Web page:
Call me nostalgic or just plain stuck in the past. Fine. But today, after nearly 17 months of intermittent searching, I found my class ring. It was in a safe place for when I moved to Manhattan, I was sure I didn't want to lose it. I had hidden it in a safe place and promptly forgot where. It made me wonder why this thing was so important to me.
It isn't the nicest ring; I remember others having rings with real diamonds. It isn't flashy but not dull either. The surfaces are jagged, almost sharp, as if the makers knew the amount of pain one could inflict on the top of someone's head with a turned-upside-down ring. Of course Adam and Wes could tell you all about the sharpness of my ring. When tears came I figured maybe it was better to leave the ring on for decoration rather than harassment.
There were a few people that borrowed my ring to wear at various points in high school. Fortunately, it didn't end up in the bottom of the lake or a ditch like so many. The tradition of high school sweethearts exchanging rings is a bit of a mystery. It almost serves as a stamp of possession or warning--stay away. Who could forget the clumsy looking ring pads the girls used in order to wear the ring or the necklaces used by the boys?
Funny thing about choosing emblems to represent yourself for the rest of your life as a high school sophomore. I barely knew what day it was mostly. The name "Chris" appears on my ring even though my high school name had been cemented in granite by the time sophomore year reared its head. If I could have known that 75 percent of the people in my life still know me and refer to me as "G.," I could have saved some confusion.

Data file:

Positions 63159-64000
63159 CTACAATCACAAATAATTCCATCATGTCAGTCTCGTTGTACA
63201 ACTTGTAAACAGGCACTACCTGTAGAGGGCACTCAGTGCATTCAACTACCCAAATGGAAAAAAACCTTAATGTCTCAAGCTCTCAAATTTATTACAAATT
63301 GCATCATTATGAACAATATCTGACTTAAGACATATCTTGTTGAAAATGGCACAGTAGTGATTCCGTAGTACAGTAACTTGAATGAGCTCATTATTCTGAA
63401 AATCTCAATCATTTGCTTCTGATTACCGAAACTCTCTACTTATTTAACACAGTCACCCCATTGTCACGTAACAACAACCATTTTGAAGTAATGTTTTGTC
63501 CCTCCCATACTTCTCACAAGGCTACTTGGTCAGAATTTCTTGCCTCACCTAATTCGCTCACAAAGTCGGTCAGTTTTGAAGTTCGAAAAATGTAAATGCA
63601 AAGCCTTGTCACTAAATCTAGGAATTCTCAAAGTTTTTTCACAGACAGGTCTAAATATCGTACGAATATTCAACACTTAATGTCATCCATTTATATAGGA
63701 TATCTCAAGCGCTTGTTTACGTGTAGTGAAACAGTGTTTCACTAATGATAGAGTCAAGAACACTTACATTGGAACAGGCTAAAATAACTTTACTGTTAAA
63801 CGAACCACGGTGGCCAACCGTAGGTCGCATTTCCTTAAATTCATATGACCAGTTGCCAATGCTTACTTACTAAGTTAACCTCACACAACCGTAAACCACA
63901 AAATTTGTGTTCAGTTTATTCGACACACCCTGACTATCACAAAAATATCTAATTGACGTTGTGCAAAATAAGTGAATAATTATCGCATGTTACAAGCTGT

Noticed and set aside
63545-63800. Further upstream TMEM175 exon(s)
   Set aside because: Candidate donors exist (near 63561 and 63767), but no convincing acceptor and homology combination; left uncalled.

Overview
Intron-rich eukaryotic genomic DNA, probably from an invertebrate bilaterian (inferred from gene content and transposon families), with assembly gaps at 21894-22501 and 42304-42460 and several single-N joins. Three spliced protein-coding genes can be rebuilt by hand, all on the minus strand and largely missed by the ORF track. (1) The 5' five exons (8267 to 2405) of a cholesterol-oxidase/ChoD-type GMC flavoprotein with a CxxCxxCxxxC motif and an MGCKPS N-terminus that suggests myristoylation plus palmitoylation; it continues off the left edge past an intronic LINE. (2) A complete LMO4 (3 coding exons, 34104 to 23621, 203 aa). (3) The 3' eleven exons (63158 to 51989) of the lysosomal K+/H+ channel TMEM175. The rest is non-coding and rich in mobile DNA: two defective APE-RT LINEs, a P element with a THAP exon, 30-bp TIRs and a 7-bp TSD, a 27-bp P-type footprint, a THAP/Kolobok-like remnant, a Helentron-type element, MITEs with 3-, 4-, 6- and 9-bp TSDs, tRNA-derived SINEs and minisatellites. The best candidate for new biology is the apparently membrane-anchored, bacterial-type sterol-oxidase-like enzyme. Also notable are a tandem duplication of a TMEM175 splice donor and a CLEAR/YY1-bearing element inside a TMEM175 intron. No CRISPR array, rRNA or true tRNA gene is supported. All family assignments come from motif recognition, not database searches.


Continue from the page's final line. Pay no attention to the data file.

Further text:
The football emblems certainly represented a significant part of my life since choosing that on my ring. It makes one wonder though if I was really supposed to be a football player (later a coach) or whether I was just trying to live up to the expectations I set for myself. Is there a point where one part of life feeds another or should a ring be looked at only as a symbol of a certain point in time? A circular snapshot if you will?
Then again who actually wears their high school class ring after high school? They are out there. I am one of them again and have met many people both young and old still wearing their high school class rings. Why? Does it represent fond memories? I can think of several students in my own high school class that either never got rings or would have wanted to chuck them out the window at various points during and after high school. Is it a symbol of the past, a creation of the future, or just a ring?
Till then, g